Eternal Pearl is set to represent Godolphin, with the winner of her last four starts taking another rise in grade, having defied a penalty to land the Group 3 Princess Royal Stakes at Newmarket last month.

Trainer Charlie Appleby said: “Eternal Pearl is stepping up to Group 1 company for the first time. We are testing the waters, but she goes from strength to strength and on what she’s achieved so far she won’t look out of place. Staying is her forte, and if it came up testing it would play to her strengths.”

Aidan O’Brien has confirmed Emily Dickinson, fourth behind Sea La Rosa at Longchamp, while Mise En Scene will carry the hopes of Qatar Racing and Racehorseclub.com on her first start at 1m4f.

Mise En Scene, who secured trainer James Ferguson’s first Group victory last year, started the year in the Irish 1,000 Guineas but then had most of the summer off. Last time out she was just touched off in the Listed John Musker Stakes at Yarmouth on her first run beyond 1m.

“She ran very well, running on at the end after just hitting a bit of a flat spot,” said Ferguson. “It was a much improved run from Sandown and she ran like stepping up to a mile and a half won’t be an issue. She is very lightly raced this year and will appreciate the ground. It’s definitely worth her taking her chance.”


Charlie Appleby will saddle two strong candidates in the £500,000 QIPCO British Champions Sprint, with last year’s winner Creative Force set to be joined by his stable-mate and old rival Naval Power in what promises to be another thrilling renewal.

Creative Force was giving Appleby a first QIPCO British Champions Day success when beating the 2020 winner Glen Shiel by a length here last year in the hands of champion jockey elect William Buick. He had earlier beaten Naval Power decisively in the seven-furlong Jersey Stakes at Royal Ascot, but his stable-mate had his revenge when the pair met again in this year’s Platinum Jubilee Stakes, in which they were separated by just a neck, ahead of international sprinters Artorius and Campanelle.

Both have been beaten since, but Appleby believes he has them back in peak condition. Their best form is as good as any on offer in what looks a competitive field.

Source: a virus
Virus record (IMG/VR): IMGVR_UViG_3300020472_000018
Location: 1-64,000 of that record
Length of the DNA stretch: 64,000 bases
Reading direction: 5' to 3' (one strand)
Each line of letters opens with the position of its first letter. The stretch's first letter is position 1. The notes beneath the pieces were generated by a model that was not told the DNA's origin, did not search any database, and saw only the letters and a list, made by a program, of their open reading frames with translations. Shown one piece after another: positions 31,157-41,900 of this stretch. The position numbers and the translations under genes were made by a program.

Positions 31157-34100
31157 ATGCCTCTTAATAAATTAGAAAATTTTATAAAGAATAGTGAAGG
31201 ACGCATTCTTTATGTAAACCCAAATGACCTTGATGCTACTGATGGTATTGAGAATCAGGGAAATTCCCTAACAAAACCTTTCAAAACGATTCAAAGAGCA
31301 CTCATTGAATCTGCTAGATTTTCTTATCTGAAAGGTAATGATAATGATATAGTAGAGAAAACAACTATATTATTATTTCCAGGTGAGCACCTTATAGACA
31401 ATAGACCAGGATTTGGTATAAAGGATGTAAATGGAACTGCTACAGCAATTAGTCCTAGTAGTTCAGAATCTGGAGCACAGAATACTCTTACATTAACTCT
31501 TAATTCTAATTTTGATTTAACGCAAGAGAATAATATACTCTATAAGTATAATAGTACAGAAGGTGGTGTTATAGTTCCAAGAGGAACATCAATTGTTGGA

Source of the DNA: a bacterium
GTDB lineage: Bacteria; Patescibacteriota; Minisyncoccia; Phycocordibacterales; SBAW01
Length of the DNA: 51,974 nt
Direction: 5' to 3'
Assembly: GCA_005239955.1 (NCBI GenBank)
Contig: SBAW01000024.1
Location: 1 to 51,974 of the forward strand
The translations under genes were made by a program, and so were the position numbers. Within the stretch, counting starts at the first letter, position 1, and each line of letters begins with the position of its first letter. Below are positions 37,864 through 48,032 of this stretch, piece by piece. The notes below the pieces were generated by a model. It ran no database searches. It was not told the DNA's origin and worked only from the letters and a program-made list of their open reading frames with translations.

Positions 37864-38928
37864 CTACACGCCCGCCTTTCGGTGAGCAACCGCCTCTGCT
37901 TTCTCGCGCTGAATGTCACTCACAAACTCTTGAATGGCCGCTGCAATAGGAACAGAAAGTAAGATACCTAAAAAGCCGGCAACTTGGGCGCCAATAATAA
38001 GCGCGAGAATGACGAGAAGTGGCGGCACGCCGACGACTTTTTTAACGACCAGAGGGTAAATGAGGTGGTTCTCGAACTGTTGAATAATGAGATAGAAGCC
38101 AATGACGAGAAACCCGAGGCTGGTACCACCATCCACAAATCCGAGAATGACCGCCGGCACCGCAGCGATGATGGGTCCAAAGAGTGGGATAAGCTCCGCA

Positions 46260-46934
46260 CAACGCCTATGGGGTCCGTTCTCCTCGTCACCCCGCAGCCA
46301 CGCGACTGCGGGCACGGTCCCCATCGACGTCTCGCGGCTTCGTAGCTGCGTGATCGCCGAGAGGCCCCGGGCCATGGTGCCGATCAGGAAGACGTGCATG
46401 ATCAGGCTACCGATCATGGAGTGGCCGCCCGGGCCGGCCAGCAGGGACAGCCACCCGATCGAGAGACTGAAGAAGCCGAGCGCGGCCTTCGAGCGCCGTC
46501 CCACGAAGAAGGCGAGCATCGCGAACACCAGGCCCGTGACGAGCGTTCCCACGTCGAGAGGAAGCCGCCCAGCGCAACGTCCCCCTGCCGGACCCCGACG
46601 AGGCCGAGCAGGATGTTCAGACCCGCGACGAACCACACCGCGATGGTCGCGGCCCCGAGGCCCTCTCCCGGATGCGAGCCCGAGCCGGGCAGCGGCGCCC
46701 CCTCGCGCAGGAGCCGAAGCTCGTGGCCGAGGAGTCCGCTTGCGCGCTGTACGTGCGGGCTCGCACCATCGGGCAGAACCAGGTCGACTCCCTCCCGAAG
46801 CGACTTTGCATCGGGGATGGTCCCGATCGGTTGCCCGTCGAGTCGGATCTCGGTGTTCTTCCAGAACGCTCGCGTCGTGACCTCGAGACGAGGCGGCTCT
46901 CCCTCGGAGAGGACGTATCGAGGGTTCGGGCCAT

Appleby said: “They both galloped on the Rowley Mile last weekend. Last time they ran on ground that was quick enough, and I wanted them to go to the track again to enjoy themselves and know that it’s not going to be rattling quick going every time they go to the races.

“They had a lovely gallop and came out of it in great order. You can see visually that they are both in A1 condition.”

Richard Fahey’s Middle Park Stakes and Commonwealth Cup winner Perfect Power, whose BHA rating of 117 puts him on a par with Creative Force and just a pound behind Naval Power, is another reportedly back in top form after recent defeats. 

The owner’s racing manager Bruce Raymond, who hopes to have secured the services of Tom Marquand in place of the suspended Christophe Soumillon, said: “I haven’t seen him for a month, but I get regular videos of his work and he looked good the other day. He looks a million dollars so we are hopeful. He likes Ascot and the more rain the better. He’s a fresh horse and he’ll have a great chance if he gets his ground.”

The 19 possibles who were confirmed on Monday include Tim Easterby’s Art Power, an impressive Group 3 winner at The Curragh last month and often thereabouts in top sprints, including when fourth here a year ago, and the David Evans-trained dual Wokingham Handicap winner Rohaan, who was down the field here in 2021 but confirmed his liking for the track when a Group 3 winner earlier this month.

Ralph Beckett’s impressive Qatar Prix de la Foret winner Kinross, who would be chasing a four wins in a row, could drop back in distance, as could Aidan O’Brien’s 2021 Cheveley Park Stakes winner Tenebrism, who has also been confirmed for the Queen Elizabeth II Stakes (sponsored by QIPCO) but is thought more likely to run here. Hugo Palmer’s Brad The Brief, who won both of his races on his favoured easy going in the spring, is another key contender.


Waterville, who came from last to first to land the Irish Cesarewitch last month, will step in for absent stablemate Kyprios in the QIPCO British Champions Long Distance Cup.